Benefits of Onions

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What would life be like without onions? The onion has been used as an ingredient in various dishes for thousands of years by many cultures around the world. World onion production is steadily increasing so that onion is now the second most important horticultural crop after tomatoes. There are many different varieties of onion, red, yellow, white, and green, each with their own unique flavor, from very strong to mildly sweet. Onions can be eaten raw, cooked, fried, dried, or roasted. They are commonly used to flavor dips, salads, soups, spreads, stir-fry and other dishes.

 

Onions belong to the lily family, the same family as garlic, leeks, chives, scallions and shallots.  There are over 600 species, distributed all over Europe, North America, Northern Africa and Asia. The plants can be used as ornamentals, vegetables, spices, or as medicine. There are over 120 different documented uses of Onions.

 

Onion and other vegetables are characterized by their rich content of thiosulfinates, sulfides, sulfoxides, and other oderiferous sulfur compounds. The cysteine sulfoxides are primarily responsible for the onion flavor and produce the eye-irritating compounds that induce lacrimation. The thiosulfinates exhibit antimicrobial properties. Onion is effective against many bacteria including Bacillus subtilis, Salmonella, and E. coli. Onion is not as potent as garlic since the sulfur compounds in onion are only about one-quarter the level found in garlic. 

 

The Onions Value 

Onions have a variety of medicinal effects. Early American settlers used wild onions to treat colds, coughs, and asthma, and to repel insects. In Chinese medicine, onions have been used to treat angina, coughs, bacterial infections, and breathing problems.

 

The World Health Organization (WHO) supports the use of onions for the treatment of poor appetite and to prevent atherosclerosis. In addition, onion extracts are recognized by WHO for providing relief in the treatment of coughs and colds, asthma and bronchitis. Onions are known to decrease bronchial spasms. An onion extract was found to decrease allergy induced bronchial constriction in asthma patients.

 

Cardiovascular Help

 

Onions contain a number of sulfides similar to those found in garlic which may lower blood lipids and blood pressure. In India, communities that never consumed onions or garlic had blood cholesterol levels substantially higher, and blood clotting times shorter, than the communities that ate liberal amounts of garlic and onions. Onions are a rich source of flavonoids, substances known to provide protection against cardiovascular disease. Onions are also natural anti-clotting agents since they possess substances with fibrinolytic activity and can suppress platelet-clumping. The anti-clotting effect of onions closely correlates with their sulfur content.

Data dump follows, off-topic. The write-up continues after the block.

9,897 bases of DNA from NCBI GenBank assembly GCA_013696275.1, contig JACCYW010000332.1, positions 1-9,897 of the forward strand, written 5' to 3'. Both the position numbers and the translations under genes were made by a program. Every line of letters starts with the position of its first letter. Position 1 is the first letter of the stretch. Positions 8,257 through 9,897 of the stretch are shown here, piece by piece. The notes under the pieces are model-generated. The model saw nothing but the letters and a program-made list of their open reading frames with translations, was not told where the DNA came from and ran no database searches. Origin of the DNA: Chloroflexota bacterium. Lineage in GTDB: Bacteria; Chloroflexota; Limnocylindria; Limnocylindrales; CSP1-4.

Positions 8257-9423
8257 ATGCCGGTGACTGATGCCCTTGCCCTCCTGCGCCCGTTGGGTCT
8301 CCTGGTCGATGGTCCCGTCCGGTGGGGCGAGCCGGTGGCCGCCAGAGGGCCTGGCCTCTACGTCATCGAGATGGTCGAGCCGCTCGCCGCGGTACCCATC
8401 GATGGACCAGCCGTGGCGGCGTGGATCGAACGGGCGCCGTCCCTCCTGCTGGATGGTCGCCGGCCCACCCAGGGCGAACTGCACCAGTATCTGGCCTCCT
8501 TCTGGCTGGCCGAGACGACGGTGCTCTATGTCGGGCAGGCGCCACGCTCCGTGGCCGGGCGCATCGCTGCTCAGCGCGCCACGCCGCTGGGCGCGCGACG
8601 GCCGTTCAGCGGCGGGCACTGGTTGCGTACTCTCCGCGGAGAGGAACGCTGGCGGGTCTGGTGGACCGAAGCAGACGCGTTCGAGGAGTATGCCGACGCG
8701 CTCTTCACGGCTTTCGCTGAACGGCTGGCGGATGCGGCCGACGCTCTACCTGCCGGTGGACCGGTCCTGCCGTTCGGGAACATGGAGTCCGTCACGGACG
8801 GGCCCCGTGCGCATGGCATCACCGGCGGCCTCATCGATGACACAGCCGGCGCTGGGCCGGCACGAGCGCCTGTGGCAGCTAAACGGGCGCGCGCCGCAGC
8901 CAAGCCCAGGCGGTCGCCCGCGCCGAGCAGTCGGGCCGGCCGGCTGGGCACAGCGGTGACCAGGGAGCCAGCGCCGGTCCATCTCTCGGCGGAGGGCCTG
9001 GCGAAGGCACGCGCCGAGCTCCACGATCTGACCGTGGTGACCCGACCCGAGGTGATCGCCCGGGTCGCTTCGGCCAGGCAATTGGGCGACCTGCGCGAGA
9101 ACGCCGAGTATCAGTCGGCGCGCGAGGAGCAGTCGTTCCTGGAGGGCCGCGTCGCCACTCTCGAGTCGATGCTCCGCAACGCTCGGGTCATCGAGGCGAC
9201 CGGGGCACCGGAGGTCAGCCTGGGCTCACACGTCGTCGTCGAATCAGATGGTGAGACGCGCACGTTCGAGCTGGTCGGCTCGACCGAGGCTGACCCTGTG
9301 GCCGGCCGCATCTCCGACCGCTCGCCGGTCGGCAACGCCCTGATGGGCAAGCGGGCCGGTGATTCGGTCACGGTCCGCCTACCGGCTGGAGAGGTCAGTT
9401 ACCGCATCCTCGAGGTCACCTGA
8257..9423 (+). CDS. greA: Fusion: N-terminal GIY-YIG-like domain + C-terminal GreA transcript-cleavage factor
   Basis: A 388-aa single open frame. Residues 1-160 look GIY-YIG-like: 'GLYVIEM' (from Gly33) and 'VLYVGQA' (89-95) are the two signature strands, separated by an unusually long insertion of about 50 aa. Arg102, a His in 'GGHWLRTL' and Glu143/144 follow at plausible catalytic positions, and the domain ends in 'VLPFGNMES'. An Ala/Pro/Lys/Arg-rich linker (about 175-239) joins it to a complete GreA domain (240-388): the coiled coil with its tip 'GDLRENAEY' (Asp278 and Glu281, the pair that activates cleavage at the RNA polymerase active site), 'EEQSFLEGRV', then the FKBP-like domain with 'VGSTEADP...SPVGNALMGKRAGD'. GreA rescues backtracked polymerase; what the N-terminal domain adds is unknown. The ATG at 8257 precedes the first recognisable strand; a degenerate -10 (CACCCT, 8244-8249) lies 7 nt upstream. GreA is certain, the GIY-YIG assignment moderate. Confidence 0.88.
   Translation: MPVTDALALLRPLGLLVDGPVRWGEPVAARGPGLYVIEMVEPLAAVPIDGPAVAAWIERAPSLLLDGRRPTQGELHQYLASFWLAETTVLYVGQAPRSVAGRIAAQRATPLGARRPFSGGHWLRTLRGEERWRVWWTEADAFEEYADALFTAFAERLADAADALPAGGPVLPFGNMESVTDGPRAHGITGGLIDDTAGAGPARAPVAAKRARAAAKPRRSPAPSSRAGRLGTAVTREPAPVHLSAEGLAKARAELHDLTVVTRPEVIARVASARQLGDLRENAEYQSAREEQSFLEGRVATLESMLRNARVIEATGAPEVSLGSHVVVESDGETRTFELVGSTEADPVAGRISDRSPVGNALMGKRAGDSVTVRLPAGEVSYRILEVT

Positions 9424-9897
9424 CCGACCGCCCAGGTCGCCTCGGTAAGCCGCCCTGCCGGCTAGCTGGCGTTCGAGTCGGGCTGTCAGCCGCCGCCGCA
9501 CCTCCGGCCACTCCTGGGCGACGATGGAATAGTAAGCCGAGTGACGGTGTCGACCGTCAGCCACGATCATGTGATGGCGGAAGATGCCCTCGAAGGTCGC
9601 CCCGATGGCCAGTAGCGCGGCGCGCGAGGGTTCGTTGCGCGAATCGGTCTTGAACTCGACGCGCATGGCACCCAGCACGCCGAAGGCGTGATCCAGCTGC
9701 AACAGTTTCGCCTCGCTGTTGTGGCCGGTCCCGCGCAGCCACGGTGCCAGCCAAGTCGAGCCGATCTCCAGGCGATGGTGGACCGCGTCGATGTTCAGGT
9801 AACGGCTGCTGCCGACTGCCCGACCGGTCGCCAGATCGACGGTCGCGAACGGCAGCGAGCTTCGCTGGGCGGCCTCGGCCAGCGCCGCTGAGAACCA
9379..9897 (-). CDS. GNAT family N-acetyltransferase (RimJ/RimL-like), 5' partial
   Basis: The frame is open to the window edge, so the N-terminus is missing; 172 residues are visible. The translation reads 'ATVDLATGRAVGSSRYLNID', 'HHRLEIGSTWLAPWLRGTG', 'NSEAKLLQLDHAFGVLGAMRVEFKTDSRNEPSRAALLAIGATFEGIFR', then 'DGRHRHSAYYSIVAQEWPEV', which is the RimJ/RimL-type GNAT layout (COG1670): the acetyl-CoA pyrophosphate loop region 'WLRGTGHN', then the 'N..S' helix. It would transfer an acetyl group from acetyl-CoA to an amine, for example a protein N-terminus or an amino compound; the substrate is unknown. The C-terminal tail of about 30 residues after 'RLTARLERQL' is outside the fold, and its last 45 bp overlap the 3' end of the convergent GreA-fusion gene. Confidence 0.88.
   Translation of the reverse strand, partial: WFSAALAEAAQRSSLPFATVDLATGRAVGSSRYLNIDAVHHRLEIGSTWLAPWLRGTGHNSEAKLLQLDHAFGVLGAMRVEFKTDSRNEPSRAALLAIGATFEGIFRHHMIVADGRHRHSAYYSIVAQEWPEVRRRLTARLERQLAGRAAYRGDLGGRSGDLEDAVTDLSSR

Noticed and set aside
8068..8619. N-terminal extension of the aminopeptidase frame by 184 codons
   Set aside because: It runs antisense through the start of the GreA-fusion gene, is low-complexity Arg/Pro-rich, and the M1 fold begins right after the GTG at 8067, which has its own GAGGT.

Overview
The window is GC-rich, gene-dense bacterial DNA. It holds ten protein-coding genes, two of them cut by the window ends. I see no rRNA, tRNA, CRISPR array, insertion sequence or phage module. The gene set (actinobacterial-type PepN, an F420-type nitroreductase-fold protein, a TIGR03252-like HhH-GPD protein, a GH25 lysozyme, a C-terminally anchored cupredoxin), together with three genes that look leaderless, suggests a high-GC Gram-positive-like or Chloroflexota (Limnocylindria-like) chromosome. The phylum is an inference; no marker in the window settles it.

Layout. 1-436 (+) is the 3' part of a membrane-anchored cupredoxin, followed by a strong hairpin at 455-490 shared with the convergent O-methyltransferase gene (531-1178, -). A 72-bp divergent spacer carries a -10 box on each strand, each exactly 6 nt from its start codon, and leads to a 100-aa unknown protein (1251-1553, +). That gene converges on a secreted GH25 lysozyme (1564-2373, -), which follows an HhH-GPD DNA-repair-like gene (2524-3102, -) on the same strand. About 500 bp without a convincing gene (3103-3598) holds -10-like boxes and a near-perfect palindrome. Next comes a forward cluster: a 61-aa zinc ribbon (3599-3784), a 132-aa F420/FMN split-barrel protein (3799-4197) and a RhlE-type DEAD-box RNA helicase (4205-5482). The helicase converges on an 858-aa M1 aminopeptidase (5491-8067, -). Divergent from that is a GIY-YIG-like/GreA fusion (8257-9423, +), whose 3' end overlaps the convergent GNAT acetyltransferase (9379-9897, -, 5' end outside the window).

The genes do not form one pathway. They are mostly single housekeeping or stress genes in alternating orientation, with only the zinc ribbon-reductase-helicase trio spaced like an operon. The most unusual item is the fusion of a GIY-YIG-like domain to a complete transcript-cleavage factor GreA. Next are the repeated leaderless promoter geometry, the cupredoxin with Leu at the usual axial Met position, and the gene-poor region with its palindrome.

Cancer Prevention

Onion extracts, rich in a variety of sulfides, provide some protection against tumor growth. In central Georgia where Vidalia onion are grown, mortality rates from stomach cancer are about one-half the average level for the United States. Studies in Greece have shown a high consumption of onions, garlic and other allium herbs to be protective against stomach cancer.

 

Chinese with the highest intake of onions, garlic, and other Allium vegetables have a risk of stomach cancer 40 percent less that those with the lowest intake. Elderly Dutch men and women with the highest onion consumption (at least one-half onion/day) had one – half the level of stomach cancer compared with those consuming no onions at all.

 

Use and Safety

Onions have a universal appeal. They are safely consumed by most people. However, consuming large quantities of onions can lead to stomach distress and gastrointestinal irritation that may result in nausea and diarrhea. There are no known interactions with drugs except that they can potentiate the action of anticoagulants. 

 

Conclusion

Onions, and other Allium species, are highly valued herbs possessing culinary and medicinal value. Some of their beneficial properties are seen after long term usage. Onion may be a useful herb for the prevention of cardiovascular disease, especially since they diminish the risk of blood clots. Onions also protects against stomach and other cancers, as well as protecting against certain infections. Onion can improve lung function, especially in asthmatics. The more pungent varieties of onion appear to possess the greatest concentration of health-promoting phytochemicals.

 

 

 Renix Graham, III

“Water is the only drink for a wise man.” – Henry David Thoreau

Get your FREE Healthy Water eBook at: www.AbsoluteWater4theWise.com

 
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Bike Ride Cardio Experience